At the other end there will be two more close battles down the middle. Robert Doyle made his championship debut at full back in the semi-final and will be on Ross Bonnar. Doyle will need plenty of watching here, with the full forward scoring 1-2 in Cashel’s semi-final win.

Bonnar did a lot of damage in the Crosco Cup final, which saw Kickhams drop back a spare man in front of the full back line to curb Bonnar’s strength and speed. John O’Keeffe is still the linchpin of the Clonoulty/Rossmore defence and his presence will tell a lot on how Clonoulty play on Saturday. O’Keeffe controls the defence as well as being a play maker for the attack. A huge battle will be in store with the newly returned Ryan O’Dwyer at centre forward. In his absence Enda Heffernan would likely slot into the centre back position and will have to keep tabs on O’Dwyer.  

Devon Ryan has a serious turn of foot and gives Cashel King Cormacs another option at wing forward, and it will be of note to see how Clonoulty/Rossmore deal with his presence. Will they drop a midfielder back and try and double mark him with Sean O’Connor picking him up?

Midfield has often become the forgotten ground in the light of longer and shorter puckouts. This may see the midfield pairings dropping back as extra defenders. Conn Bonnar and Dan Moloney will be up against Mikey Ryan (Winnie) and Conor Hammersley, four hard working players. Michael Ryan (Winnie) chipped in with five points from play in the semi-final and covers an incredible amount of ground in games. Hammersley will probably drop back in support of the defence. On the other side Dan Moloney has moved out from the half forward line and is still capable of adding a few scores, while Ross Bonnar will be deadly accurate should he be on place ball duty and, like Ryan (Winnie), will drop back to cover his defence.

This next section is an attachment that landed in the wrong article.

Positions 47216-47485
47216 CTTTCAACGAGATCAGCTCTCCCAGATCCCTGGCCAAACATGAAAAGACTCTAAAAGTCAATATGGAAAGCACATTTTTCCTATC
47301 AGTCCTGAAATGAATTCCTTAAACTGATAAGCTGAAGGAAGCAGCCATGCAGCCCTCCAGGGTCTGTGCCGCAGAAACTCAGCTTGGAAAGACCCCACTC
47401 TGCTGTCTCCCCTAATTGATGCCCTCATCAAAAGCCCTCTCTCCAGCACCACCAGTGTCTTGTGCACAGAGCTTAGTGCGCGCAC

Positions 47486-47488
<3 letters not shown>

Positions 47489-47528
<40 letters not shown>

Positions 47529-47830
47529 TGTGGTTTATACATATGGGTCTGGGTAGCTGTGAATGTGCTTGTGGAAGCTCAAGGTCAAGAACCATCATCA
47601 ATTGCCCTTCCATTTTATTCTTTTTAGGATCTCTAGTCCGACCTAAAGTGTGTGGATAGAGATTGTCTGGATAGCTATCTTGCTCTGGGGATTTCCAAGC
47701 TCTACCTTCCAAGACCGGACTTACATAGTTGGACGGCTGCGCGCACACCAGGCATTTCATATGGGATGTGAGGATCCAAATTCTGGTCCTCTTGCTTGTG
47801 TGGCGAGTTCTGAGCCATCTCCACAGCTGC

Puckouts are playing a huge part in inter-county games and this generally filters down to club level. Both sides play new goalies this season, with Jimmy Maher taking over from the long-serving Declan O’Dwyer while Cashel King Cormacs have Aaron Browne, who has plenty of experience especially at inter-county level.

Goals may be key in this decider and Cashel scored four in their semi-final win, two from their starting full forward line of Ross Bonnar and Jack McGrath, while their bench of Ger Browne and Lee Burke chipped in with two more.

Interestingly, Clonoulty’s bench chipped in the two safety points when Sean Treacys looked as they could cause an upset. Clonoulty/Rossmore, if on form, have the ability to win a shootout on points alone but will have to be more accurate this time around.  

Will Saturday herald another twist in the one of these clubs fortunes? Can Cashel King Cormacs draw Clonoulty/Rossmore back in the roll of honour, or will Clonoulty extend it and complete a second six in-a-row?

It may yet come down to goals and the strength of each bench but one thing is for sure, a contest is in store.